Tuesday, September 6, 2016

Chudov Monastery in Moscow

Chudov Monastery in 1882

The Chudov Monastery (more formally known as Alexis’ Archangel Michael Monastery) was founded in the Moscow Kremlin in 1358 by Metropolitan Alexis of Moscow. The monastery was dedicated to the miracle (chudo in Russian) of the Archangel Michael at Chonae (feast day: September 19 [O.S. September 6]). The Monastery was closed in 1918, and dismantled in 1929.

Part of the land for the monastery was land given by the Khan of the Kypchak Horde to Metropolitan Alexis as a reward for the service provided by Alexis in treating the ailing favorite wife of the Khan at Sarai. The construction of the monastery together with its katholikon (central church) was finished in 1365. The katholikon was replaced with a new one in 1431 and then once again in 1501–1503. It was traditionally used for baptizing the royal children, including future Tsars Feodor I, Aleksey I and Peter the Great. The monastery’s hegumen (abbot) was considered the first among the hegumens of all the Russian monasteries until 1561.

Chudov Monastery was among the trio of Moscow monasteries that were the centers of book culture and learning in Moscow. The others were Simonov Monastery and Holy Trinity-St. Sergius Lavra. Prominent monks of the monastery, who dedicated their lives to translating and correcting ecclesiastic books, include Maximos the Greek, Yepifany Slavinetsky and Karion Istomin. Gennady, who as Archbishop of Novgorod, patronized the first complete codex of the Bible in Slavic in 1499, was hegumen of the monastery prior to his archiepiscopate.

Patriarch Hermogenes was starved to death by the Poles in the monastery vaults in 1612. The Time of Troubles over, they opened the Greek-Latin School with support from Patriarch Philaret. In 1744–1833, the cloister accommodated the Moscow Ecclesiastic Consistory. As time went by, new churches were added to the monastery complex. These included the Church of St Alexis the Metropolitan and the Church of the Annunciation (both built in 1680) and the Church of Saint Andrew (1887).

During Napoleon's invasion of Russia and capture of Moscow in 1812, the monastery was occupied by the French. The French Marshal Louis Nicolas Davout commandeered the monastery for his own use. A painting by Vasili Vereshchagin shows Davout desecrating the cathedral, using the sanctuary itself as his office. Following the Bolshevik Revolution, the Chudov Monastery was closed down in 1918. All of its structures were dismantled in 1929, as part of the Soviet Union's ongoing policy of state atheism.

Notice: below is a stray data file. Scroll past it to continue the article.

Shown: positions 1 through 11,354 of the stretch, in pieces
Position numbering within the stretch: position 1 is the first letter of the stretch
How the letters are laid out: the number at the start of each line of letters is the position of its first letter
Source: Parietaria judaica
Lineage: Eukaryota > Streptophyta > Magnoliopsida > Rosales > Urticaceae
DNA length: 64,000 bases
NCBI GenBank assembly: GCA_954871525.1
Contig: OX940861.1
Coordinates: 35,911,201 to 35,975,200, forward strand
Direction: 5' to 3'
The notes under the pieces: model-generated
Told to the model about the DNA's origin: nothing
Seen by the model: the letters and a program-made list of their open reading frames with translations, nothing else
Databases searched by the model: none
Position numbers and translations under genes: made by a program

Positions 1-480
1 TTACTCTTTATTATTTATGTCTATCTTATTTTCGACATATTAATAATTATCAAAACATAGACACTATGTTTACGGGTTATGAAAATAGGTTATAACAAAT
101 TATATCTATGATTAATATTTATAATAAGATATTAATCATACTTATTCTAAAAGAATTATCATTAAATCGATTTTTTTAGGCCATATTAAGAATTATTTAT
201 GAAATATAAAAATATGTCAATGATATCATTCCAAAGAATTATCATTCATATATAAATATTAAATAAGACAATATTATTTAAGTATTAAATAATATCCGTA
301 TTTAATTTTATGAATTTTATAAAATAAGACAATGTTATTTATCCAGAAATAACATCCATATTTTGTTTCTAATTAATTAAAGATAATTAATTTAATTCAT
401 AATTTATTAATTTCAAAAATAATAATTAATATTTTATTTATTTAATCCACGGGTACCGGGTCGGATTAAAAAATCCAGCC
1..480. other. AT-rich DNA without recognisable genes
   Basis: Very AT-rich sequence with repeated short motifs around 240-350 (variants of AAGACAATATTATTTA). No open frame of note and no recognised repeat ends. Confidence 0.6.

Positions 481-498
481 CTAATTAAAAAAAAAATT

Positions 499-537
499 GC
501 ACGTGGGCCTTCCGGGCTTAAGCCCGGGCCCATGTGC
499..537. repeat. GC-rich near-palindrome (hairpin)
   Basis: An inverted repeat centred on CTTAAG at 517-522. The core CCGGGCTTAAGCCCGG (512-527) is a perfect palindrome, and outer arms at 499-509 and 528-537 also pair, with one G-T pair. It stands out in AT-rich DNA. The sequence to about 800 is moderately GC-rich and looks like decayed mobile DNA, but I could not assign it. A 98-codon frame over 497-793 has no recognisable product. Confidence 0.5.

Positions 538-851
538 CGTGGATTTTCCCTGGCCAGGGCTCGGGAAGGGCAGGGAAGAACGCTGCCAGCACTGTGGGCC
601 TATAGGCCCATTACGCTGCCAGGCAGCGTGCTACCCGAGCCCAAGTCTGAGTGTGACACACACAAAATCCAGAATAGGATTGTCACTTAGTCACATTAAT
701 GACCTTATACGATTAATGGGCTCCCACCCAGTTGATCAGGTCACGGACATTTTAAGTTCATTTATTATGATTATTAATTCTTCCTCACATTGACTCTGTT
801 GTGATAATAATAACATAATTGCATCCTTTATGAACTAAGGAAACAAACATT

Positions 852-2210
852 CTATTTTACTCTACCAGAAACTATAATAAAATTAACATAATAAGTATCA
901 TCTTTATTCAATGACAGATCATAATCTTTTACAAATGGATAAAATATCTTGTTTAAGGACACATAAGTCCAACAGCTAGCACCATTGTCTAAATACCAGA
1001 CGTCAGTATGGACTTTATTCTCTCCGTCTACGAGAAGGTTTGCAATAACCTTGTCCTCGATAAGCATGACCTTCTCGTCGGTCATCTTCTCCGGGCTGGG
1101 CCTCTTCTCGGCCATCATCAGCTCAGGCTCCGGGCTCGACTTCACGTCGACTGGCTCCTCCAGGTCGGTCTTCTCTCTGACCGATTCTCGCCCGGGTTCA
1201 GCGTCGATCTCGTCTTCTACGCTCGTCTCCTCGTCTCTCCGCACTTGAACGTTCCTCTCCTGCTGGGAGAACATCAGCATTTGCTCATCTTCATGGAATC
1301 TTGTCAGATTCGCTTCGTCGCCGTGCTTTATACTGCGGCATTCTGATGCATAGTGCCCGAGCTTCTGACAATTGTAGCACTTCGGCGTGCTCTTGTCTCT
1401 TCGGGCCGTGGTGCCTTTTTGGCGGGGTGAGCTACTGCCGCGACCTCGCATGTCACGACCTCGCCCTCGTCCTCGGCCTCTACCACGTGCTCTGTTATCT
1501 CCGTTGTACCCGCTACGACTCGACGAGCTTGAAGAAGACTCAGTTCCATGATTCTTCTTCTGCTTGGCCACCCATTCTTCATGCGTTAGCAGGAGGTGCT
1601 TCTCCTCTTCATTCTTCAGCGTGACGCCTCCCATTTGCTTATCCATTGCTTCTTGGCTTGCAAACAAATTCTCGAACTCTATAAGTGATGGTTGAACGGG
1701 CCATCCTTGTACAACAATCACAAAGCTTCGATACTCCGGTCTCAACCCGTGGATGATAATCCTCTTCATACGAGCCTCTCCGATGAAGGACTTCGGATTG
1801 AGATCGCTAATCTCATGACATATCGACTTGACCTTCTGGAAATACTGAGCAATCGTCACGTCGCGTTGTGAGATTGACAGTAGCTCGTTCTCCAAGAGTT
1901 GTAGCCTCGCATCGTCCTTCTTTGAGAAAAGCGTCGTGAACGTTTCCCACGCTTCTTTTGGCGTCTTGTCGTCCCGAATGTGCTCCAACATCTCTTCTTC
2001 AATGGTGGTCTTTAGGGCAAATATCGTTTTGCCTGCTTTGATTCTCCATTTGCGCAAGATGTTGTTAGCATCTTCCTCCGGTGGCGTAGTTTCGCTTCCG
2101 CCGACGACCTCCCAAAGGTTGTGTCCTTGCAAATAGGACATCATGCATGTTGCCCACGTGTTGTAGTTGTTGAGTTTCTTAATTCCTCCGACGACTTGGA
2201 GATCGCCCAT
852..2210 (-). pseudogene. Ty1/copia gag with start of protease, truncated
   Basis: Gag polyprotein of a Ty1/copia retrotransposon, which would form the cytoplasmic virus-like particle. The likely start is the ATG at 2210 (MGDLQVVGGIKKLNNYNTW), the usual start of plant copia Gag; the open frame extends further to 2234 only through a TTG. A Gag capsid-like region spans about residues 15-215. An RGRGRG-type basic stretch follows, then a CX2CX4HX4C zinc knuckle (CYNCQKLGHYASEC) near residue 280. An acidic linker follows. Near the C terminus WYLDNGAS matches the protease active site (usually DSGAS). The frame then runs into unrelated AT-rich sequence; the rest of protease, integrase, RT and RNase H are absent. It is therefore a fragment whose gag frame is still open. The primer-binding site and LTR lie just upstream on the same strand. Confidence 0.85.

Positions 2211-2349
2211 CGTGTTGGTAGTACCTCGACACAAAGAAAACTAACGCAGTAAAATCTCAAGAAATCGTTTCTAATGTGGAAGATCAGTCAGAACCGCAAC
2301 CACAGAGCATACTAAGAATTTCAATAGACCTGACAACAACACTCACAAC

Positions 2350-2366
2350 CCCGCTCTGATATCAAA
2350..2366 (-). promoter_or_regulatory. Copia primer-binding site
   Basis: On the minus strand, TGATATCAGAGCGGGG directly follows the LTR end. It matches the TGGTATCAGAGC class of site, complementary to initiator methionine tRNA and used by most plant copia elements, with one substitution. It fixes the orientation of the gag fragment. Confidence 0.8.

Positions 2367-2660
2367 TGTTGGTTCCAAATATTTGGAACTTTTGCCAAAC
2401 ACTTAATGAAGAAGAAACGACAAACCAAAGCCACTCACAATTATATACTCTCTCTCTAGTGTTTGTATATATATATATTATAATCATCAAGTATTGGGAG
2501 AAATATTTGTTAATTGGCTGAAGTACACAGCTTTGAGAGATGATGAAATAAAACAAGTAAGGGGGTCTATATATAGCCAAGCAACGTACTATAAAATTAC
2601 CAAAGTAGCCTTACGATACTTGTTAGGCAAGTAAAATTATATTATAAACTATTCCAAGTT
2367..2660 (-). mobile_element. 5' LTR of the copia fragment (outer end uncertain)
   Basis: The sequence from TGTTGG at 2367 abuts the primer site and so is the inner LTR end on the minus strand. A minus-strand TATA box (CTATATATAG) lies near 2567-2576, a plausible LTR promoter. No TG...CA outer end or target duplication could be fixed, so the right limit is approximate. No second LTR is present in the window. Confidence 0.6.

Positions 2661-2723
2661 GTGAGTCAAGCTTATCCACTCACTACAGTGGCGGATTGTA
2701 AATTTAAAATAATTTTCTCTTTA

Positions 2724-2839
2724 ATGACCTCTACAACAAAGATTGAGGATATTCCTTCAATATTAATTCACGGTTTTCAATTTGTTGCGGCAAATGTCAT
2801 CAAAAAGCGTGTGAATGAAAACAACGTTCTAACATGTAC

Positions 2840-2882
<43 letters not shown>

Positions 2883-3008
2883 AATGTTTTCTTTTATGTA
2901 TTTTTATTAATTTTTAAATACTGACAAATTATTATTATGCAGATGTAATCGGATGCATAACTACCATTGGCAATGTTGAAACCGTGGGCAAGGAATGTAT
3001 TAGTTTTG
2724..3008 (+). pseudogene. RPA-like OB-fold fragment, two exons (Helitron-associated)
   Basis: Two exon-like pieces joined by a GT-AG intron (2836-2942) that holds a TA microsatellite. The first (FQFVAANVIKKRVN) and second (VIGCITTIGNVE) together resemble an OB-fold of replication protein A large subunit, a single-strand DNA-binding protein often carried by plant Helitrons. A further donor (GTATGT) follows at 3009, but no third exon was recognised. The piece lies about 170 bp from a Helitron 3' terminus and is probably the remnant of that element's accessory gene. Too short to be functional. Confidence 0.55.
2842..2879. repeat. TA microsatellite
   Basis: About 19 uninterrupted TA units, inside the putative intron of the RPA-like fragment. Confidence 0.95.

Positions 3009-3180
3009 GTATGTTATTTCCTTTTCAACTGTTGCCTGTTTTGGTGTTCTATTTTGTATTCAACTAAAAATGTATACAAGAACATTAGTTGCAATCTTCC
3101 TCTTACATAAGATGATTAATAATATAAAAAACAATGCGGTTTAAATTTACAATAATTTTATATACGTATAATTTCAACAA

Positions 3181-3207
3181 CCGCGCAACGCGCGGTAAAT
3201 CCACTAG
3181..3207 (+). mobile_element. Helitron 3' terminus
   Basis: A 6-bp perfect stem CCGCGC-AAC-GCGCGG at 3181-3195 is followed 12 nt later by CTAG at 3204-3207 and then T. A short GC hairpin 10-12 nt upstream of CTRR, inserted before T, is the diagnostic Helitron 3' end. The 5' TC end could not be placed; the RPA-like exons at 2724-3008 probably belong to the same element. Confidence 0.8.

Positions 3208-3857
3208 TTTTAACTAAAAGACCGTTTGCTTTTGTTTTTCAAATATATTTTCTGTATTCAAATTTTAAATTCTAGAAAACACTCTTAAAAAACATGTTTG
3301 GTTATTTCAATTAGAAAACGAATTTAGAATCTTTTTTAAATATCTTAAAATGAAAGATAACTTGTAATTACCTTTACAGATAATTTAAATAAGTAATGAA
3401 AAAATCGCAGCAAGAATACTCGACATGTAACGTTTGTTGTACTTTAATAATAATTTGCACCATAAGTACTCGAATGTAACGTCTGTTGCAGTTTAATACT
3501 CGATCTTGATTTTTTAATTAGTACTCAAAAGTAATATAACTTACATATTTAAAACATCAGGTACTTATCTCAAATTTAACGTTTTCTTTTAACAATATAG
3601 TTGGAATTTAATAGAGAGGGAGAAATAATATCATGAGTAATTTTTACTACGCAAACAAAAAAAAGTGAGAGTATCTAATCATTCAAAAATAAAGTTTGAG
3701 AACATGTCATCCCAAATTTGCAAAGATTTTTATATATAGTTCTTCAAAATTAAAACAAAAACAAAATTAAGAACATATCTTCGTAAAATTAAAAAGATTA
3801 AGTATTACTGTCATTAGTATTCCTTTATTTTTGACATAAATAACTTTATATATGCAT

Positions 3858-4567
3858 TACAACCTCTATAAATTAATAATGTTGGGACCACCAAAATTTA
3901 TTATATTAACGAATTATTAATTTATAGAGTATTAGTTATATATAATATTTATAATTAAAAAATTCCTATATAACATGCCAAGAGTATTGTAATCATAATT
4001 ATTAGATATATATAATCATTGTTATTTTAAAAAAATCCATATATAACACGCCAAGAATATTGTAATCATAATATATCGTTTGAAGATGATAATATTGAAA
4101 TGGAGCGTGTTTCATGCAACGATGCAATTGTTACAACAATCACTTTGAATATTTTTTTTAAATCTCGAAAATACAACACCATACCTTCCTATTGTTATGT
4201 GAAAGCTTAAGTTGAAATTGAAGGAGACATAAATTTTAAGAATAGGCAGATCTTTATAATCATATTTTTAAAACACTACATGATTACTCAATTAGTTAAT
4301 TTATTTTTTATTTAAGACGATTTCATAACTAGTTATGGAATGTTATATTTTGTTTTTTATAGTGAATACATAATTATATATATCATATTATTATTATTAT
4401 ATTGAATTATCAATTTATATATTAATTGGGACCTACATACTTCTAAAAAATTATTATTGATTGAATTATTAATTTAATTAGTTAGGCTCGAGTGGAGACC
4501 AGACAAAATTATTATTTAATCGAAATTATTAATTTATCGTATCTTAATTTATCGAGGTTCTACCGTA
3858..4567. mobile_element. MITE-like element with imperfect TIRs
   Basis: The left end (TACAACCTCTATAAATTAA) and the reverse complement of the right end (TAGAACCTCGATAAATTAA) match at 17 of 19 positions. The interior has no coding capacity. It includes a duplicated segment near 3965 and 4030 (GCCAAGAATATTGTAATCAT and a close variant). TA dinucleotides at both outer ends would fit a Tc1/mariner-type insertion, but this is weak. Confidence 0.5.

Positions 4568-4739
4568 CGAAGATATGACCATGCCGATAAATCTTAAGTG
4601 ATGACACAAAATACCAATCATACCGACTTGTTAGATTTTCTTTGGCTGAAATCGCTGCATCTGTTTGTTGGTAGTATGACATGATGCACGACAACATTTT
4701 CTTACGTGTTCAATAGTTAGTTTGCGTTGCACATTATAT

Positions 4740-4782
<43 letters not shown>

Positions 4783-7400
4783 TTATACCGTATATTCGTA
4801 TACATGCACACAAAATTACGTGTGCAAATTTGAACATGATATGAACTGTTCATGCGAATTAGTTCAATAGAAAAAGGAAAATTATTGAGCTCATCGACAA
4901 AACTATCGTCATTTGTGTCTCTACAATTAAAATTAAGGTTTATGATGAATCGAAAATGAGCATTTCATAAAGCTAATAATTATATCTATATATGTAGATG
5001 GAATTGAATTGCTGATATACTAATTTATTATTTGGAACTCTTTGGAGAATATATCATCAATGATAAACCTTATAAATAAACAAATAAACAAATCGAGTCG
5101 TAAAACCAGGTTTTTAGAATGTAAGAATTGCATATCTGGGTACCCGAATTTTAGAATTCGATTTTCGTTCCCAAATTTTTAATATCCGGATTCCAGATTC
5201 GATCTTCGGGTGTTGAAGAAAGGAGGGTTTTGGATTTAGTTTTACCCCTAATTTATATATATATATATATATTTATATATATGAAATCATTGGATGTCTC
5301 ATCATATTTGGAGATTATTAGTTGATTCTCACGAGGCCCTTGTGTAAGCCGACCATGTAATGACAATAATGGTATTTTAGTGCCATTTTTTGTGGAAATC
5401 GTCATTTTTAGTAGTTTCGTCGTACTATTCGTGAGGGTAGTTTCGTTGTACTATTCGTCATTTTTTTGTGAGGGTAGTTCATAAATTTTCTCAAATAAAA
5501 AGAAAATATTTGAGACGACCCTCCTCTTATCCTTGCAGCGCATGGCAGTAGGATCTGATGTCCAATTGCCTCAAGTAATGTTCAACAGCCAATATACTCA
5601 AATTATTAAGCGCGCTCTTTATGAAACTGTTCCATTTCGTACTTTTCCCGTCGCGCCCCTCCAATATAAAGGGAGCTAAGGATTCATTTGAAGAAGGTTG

Coronation of Nicholas II and Alexandra Feodorovna

On the spot of the Chudov Monastery and the nearby Ascension Convent the Soviets built the Red Commanders School. All of the monastery’s manuscripts of the 11th-18th centuries were transferred to the State Historical Museum. The relics of Metropolitan Alexis were first moved from the Church of St. Alexis (which he had built) to the Cathedral of the Dormition and then to another church in Moscow. Of the hundred or so other interments in the monastery (including Archbishop Gennady), their remains were lost and their whereabouts are still unknown.

A scene in Mussorgsky's opera Boris Godunov is set at the monastery.

In 2007 Orthodox public figure Vitaly Vladimirovich Averyanov in an interview with the Youth Internet Journal of the Moscow State University, Tatiana Day, explained the possible restoration of the Chudov Monastery and the Passion Monastery.

On 31 July 2014, President of Russia Vladimir Putin suggested to take the Kremlin Presidium down and restore the Chudov Monastery and the Ascension Convent: "As you know, the building that occupies this site [Building 14] was built in the 1930s, but previously there were two cloisters and a church here... That is how the idea came up of rather than restoring the 1930s building, returning the site to its historical appearance instead, with the two cloisters and the church. In today's situation of course, they would be restored as cultural heritage monuments only."

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